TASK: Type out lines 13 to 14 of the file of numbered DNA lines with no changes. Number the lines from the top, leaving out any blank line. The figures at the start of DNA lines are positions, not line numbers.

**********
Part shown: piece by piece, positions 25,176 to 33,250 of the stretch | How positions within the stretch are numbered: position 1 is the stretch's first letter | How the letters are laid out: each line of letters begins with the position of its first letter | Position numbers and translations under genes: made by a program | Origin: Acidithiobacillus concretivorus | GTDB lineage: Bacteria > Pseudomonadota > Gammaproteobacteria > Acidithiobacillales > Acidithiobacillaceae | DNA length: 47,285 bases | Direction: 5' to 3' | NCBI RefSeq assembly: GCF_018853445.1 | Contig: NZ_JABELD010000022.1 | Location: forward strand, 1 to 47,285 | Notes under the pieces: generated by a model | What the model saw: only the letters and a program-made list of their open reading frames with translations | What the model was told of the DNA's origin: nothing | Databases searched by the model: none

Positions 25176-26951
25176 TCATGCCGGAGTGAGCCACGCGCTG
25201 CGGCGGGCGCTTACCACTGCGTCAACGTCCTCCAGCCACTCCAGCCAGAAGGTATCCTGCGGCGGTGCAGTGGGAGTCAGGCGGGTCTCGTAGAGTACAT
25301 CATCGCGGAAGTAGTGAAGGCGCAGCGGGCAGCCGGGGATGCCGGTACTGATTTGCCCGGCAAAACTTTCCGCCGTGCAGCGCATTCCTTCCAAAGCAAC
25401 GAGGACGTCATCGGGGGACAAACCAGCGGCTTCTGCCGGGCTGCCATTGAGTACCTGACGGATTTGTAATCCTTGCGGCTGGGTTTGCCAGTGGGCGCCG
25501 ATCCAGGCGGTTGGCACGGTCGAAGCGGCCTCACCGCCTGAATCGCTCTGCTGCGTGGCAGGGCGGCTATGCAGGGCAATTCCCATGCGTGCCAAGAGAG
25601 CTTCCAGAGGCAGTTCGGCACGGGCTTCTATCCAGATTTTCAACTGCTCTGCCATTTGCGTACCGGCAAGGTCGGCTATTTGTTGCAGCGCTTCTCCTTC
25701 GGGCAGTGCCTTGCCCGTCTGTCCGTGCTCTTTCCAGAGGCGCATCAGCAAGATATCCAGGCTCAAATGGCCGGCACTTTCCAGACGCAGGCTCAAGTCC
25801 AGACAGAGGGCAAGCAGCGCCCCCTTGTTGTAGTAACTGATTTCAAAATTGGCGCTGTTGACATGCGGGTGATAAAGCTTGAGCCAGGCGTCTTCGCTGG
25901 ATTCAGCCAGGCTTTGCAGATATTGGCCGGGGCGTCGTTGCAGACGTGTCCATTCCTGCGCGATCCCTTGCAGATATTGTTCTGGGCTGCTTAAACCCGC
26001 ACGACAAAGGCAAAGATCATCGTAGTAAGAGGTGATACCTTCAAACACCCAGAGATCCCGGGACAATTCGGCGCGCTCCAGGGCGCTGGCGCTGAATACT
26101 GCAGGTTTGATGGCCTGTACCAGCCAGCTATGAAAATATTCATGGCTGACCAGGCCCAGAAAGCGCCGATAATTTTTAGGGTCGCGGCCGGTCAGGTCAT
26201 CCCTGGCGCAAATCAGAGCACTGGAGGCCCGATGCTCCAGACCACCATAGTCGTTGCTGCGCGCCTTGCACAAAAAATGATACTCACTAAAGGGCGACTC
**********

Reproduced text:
26101 GCAGGTTTGATGGCCTGTACCAGCCAGCTATGAAAATATTCATGGCTGACCAGGCCCAGAAAGCGCCGATAATTTTTAGGGTCGCGGCCGGTCAGGTCAT
26201 CCCTGGCGCAAATCAGAGCACTGGAGGCCCGATGCTCCAGACCACCATAGTCGTTGCTGCGCGCCTTGCACAAAAAATGATACTCACTAAAGGGCGACTC